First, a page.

Termites are everywhere! CSIRO estimates that in Australia, 80% of homes are within 25 m of a termite nest.
Furthermore, termites will search in all direction from their nest and travel over 100 m looking for food.
So it makes sense to take actions to make your property less attractive to termites. Keeping them out of your yard will reduce the chances that they may find and attack your home.
So how do you make your garden less attractive to termites?
Firstly, termites love moisture. So if you can keep the area immediately around the perimeter (and under) your home nice and dry, it creates a good natural barrier to termites.
Secondly, termites like to eat wood. So eliminating potential wood sources in the yard means the termite will need to look elsewhere for food.
Here are the key actions to take…
Five actions to eliminate moisture around your home
- Ensure that your home has good drainage – water should flow away from the building.
- Make sure gutters don’t leak
- Ensure all downpipes, taps, and hot water tank and air-conditioning overflows are over a stormwater drain
- Fix any dripping taps
- Don’t install a watering system in the garden around the perimeter of the building
Five actions to reduce termite food in your yard
- Don’t use wood mulch (even “resistant” wood mulch)
- Remove (dig up) any tree stumps or dead trees
- Store any firewood away from the house and keep off the ground (e.g. On a raised metal platform)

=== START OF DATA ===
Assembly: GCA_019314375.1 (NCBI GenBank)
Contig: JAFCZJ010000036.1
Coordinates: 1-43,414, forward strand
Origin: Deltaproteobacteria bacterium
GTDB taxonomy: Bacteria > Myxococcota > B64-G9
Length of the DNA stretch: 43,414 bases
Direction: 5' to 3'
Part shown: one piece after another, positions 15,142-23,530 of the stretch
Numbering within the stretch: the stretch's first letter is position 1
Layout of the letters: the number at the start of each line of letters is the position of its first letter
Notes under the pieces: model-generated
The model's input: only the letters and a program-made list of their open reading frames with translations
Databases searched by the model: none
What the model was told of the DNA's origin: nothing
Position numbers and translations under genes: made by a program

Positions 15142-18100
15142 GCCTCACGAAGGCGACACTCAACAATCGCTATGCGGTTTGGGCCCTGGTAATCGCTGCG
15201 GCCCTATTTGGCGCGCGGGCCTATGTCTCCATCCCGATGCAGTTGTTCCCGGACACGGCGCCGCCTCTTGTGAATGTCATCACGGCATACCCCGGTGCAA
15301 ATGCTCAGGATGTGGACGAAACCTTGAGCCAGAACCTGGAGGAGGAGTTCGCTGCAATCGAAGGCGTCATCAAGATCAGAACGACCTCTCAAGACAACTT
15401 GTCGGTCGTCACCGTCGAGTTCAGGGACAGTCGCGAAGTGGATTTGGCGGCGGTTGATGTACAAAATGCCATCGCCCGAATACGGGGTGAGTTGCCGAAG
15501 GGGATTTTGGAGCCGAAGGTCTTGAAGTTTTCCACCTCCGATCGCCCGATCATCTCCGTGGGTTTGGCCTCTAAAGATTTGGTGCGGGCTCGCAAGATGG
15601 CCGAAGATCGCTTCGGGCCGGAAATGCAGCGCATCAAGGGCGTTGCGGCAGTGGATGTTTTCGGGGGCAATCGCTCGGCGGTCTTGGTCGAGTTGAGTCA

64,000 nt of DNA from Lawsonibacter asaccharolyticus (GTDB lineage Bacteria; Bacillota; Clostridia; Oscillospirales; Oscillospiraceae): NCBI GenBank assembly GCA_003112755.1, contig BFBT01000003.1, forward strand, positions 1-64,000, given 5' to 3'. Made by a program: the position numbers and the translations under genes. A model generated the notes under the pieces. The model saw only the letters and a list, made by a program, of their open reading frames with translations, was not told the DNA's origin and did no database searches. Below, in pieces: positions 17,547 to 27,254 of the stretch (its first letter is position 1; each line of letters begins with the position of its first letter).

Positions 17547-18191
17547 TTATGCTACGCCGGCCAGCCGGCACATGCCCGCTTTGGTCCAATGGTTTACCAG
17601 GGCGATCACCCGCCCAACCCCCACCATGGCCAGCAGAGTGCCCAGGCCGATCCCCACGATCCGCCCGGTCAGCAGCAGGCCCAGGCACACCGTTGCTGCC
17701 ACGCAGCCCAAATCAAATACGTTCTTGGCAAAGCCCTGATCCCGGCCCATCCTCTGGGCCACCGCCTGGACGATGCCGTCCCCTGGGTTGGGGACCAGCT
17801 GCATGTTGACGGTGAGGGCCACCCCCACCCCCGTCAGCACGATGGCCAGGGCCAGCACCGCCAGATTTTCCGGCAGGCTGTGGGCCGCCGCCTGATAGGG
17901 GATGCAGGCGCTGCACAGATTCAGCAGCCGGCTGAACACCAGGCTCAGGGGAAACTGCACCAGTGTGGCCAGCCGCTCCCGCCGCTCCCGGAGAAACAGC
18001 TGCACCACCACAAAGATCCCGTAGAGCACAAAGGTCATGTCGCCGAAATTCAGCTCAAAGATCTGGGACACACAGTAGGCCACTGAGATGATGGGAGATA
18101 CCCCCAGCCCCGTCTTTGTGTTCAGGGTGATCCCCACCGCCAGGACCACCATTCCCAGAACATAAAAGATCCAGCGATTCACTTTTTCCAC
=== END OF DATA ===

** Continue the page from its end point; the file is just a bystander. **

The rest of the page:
- Avoid using wood sleepers as retaining walls
- Avoid having any wooden structures in direct contact with the ground
Options for gardens around the building perimeter
Everyone wants the area surrounding the home to look good, and people use plants to hide hard edges and any defects. But dense gardens around the home create a termite haven just where you don’t want it!
Remember. Reduce moisture and remove food…
As you want to keep the ground as dry as possible, using plants in pots is the smart option. This also prevents plant roots from invading the building brickwork, which can create highways for termites to enter the building. Using pebbles instead of wood or straw mulch eliminates a potential food source.
Pebbles as mulch and plants in pots are good options around the home perimeter.
A word of caution, pouring concrete paths, laying pavers or building decks adjacent to the walls that abut the building is a recipe for trouble, especially if they block weep holes and vents. Covering the lower levels of bricks without termite protection in place and preventing the inspection of the edges of the building gives termites an easy way in without being noticed.
Although a termite-smart garden will reduce the “termite pressure” on your property, it does not provide a 100% guarantee you will avoid a termite attack. This is why you should always still have professional termite inspections (at least annually) and, in most cases, have a termite protection system in place.